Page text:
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#36 - JRL 2009-90 - JRL Home
RIA Novosti
May 14, 2009
Putin in Japan: Economics outweighs politics

MOSCOW (Andrei Kuznetsov) - It looks as if Russian leadership has finally chosen the solely correct line of behavior with regard to Japan' s demand to solve the territorial problem (i.e. to return the four Southern Kuril islands annexed with the consent of the Allies at the end of World War II).

First, on no account to deny the existence of the problem and to avoid the famous utterances by the late Andrei Gromyko: "for us the territorial problem does not exist", and "we do not have redundant land"; second, to stress the need for a mutually acceptable final solution for both peoples; third, to urge the need to create an atmosphere of mutual trust and broader cooperation between the two countries in all areas; and finally, fourth, to hint that the solution of the problem in the near or medium term is unlikely.

This time around - before and during Prime Minister Putin's visit to Tokyo - the Japanese side was going out of its way, at the official and unofficial levels, to find out whether some shifts could be expected, whether Russia would "signal" its readiness to hand over to Japan the four southernmost Kuril Islands. All the Russians they contacted said - some with sympathy and some with glee - that there was no chance: Mr.Putin's visit is strictly "economic" and talk of the territorial issue would be just a show of politeness to the hosts.

The Japanese cannot come to terms with the simple fact that the development of bilateral social and economic ties alone can eventually lead to the resolution of the territorial issue, but are still adamant in insisting that all the four islands be given back at once. However, in an interview before his departure for Tokyo, the Prime Minister was asked what he thought about a proposed 50:50 solution (i.e. handing over to Japan half of the total area of the four islands).

"How can you ask me to comment on a position that has not been clearly formulated?" the Prime Minister answered a question with a question. "Let us stay in the dialogue, let us allow our analysts and Foreign Ministries to do their jobs." In the meantime, he stressed, "It was and is our view that the solution of issues of this level and complexity requires a careful and respectful attitude toward the interests of each party, and patience." In short, stock up on patience, guys.

The Japanese Foreign Ministry reporting the results of the meeting says that the parties will continue the talks on the territorial issue at the bilateral meeting during the G8 summit in Italy in July. There is no doubt they will, especially since at the final press conference the Russian premier, suavely shifting the burden of discussing the tricky topic with the Japanese onto President Medvedev's shoulders, said: "All the options (of solving the problem) will be discussed at the July summit." The result, though, is likely to be the same as usual.

In the meantime, promoting economic ties is the name of the game. In that department, Vladimir Putin's visit to Tokyo has delivered something of a breakthrough. The visit produced about ten documents including four inter-governmental agreements and five agreements on banking.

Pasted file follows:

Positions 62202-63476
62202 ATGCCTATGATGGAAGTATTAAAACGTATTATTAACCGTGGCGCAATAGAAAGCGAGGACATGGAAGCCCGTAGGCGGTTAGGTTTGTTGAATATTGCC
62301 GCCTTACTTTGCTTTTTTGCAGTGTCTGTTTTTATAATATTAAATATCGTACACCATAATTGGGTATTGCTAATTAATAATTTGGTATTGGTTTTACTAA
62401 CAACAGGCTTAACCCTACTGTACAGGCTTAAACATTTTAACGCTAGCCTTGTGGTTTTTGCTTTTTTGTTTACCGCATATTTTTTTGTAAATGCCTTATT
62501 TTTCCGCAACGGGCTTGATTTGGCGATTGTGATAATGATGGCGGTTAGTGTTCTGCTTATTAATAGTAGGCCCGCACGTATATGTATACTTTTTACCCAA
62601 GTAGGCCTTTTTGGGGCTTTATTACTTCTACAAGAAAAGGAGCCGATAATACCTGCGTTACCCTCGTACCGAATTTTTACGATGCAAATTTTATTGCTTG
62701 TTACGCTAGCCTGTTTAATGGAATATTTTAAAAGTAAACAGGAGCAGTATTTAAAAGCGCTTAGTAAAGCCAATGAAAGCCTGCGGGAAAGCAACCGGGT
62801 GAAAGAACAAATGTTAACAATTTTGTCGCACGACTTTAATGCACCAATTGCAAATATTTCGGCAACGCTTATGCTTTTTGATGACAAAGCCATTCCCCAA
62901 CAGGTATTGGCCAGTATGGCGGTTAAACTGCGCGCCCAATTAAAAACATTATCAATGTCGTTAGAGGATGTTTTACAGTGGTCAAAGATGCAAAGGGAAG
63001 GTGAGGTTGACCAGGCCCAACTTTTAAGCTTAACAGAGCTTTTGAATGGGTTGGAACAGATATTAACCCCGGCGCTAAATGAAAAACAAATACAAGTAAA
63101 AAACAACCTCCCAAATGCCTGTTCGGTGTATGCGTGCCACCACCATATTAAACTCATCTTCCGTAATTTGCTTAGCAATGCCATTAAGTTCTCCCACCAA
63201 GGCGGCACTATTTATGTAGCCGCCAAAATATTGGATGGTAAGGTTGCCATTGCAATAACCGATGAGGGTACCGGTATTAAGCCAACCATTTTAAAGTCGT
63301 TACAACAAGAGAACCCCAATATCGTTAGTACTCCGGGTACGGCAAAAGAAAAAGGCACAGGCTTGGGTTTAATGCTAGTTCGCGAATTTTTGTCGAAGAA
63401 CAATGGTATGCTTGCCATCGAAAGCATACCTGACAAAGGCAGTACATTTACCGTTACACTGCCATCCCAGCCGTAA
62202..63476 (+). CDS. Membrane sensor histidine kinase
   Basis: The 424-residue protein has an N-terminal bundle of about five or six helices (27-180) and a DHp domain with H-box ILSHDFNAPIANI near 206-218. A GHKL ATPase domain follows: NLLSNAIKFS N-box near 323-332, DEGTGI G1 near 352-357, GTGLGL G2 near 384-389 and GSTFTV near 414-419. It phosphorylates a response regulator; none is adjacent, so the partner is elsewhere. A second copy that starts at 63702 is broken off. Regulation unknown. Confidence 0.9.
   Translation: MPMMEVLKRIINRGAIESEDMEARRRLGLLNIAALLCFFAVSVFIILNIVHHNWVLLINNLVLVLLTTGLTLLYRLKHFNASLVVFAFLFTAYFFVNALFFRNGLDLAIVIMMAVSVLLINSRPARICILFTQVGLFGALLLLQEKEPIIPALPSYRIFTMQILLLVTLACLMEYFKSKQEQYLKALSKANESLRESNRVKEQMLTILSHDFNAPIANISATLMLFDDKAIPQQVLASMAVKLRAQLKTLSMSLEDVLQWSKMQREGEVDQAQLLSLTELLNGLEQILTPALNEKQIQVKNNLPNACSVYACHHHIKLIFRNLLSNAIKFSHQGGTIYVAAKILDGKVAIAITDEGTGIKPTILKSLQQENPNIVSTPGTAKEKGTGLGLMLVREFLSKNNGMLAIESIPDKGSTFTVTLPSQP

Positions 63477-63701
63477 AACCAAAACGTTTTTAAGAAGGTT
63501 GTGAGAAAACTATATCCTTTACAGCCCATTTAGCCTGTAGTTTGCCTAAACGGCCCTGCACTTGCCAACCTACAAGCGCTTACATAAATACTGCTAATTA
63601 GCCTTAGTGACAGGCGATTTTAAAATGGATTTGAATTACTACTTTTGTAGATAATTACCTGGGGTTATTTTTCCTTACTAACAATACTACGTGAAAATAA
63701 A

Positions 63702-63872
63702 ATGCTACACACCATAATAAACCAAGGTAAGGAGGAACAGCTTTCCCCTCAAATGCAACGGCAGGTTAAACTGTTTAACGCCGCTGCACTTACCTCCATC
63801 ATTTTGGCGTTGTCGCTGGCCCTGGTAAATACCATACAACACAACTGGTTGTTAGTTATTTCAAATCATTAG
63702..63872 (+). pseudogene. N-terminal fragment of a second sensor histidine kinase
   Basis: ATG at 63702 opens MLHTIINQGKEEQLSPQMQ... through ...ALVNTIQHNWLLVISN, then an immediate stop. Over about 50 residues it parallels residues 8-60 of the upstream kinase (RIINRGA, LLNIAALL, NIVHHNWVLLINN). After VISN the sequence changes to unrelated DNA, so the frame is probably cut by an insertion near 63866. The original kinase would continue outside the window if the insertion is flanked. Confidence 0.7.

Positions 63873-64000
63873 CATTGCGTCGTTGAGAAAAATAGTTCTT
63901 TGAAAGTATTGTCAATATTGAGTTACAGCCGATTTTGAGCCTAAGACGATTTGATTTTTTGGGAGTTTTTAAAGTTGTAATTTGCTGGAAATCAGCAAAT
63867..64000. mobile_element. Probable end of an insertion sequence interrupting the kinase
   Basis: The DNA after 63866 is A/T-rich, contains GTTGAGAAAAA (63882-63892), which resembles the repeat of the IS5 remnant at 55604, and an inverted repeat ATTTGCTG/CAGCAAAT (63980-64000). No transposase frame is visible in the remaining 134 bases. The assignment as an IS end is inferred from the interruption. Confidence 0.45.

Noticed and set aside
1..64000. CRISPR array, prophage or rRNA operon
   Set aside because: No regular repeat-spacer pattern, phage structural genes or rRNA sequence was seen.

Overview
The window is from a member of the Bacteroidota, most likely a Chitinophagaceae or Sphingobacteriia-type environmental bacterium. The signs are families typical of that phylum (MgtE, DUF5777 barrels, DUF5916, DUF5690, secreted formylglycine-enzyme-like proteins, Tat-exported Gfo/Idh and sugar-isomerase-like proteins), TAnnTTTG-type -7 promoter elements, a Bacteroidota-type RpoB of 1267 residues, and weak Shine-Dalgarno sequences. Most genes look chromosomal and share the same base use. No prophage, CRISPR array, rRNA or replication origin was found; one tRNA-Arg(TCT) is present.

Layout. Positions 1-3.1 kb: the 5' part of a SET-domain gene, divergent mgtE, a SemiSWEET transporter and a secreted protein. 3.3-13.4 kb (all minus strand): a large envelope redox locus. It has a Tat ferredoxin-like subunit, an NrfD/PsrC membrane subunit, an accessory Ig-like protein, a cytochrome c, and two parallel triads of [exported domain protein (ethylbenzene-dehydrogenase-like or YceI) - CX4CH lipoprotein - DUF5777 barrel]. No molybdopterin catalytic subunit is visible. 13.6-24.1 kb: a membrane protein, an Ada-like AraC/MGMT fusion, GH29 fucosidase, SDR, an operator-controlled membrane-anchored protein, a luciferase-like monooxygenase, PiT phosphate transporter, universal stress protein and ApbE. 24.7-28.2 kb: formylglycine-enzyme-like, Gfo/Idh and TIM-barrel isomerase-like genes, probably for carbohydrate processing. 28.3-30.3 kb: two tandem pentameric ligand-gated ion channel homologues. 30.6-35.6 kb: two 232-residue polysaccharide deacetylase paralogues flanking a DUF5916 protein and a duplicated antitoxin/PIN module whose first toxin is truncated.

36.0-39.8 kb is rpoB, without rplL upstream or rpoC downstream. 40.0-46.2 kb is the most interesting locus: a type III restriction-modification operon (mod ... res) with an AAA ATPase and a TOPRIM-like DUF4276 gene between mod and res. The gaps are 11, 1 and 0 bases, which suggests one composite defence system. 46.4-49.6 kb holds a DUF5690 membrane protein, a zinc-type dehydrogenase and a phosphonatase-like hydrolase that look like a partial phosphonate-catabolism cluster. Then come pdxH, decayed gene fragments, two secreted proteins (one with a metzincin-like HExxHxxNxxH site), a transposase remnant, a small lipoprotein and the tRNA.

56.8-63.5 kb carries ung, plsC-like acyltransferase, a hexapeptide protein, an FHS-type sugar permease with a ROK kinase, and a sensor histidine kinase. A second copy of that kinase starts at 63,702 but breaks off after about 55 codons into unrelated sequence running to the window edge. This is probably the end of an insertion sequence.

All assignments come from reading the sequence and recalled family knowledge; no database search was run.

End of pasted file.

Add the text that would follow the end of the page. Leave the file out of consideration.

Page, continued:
The visit produced a dazzling array of opportunities: Japanese companies will take part in building an oil refinery in Tatarstan; Prime Minister Putin has invited them to join the development of Sakhalin -3 and to build an oil pipeline to the Pacific coast.

It has become commonplace to speak about the steadily growing trade between our countries, but it is still 20 time less than Japan's trade with China. The documents signed during the Putin visit, above all the agreement on nuclear cooperation, may change the situation significantly. If, as Rosatom Director General Sergei Kiriyenko has announced, the joint projects between Atomenergoprom and the Japanese company Toshiba - building a uranium enrichment plant, creating IAEA monitored Russian low-enriched uranium storage facilities on the nuclear fuel sites, etc. - are implemented, it spells billions of dollars in profits for both sides.

One cannot help wondering how the U.S. allowed Japan such strategic license in relations with Russia. Could it be an early element of the much-touted "reset" of Russian-American relations?

There has been a groundswell of opinion among certain Japanese circles in recent months that the world financial crisis would leave Russia cash-strapped and that it would ask Tokyo for loans, and then Japan could "go for the jugular" and press Moscow into "returning" the islands. Hopefully, things will not develop according to that scenario.

The hope is indirectly fueled by semi-official comments on the results of the visit. Many influential figures in the ruling Liberal Democratic Party and the biggest opposition Democratic Party of Japan have suggested that the global nature of the issues under negotiation, including nuclear weapons, the launching of the North Korean ballistic missile and measures to cope with the world economic crisis "have demonstrated an awareness of the growing need for closer interaction between the two countries, while the content of the documents signed demonstrate significantly increased interaction in the solution of both world and bilateral problems."

In the opinion of Japanese politicians, the solution of the territorial problem cannot be shelved, but "simultaneously it is necessary to develop all the spheres of cooperation with Russia whereby Japan could expand its diplomatic influence in the world and boost its authority in the international community."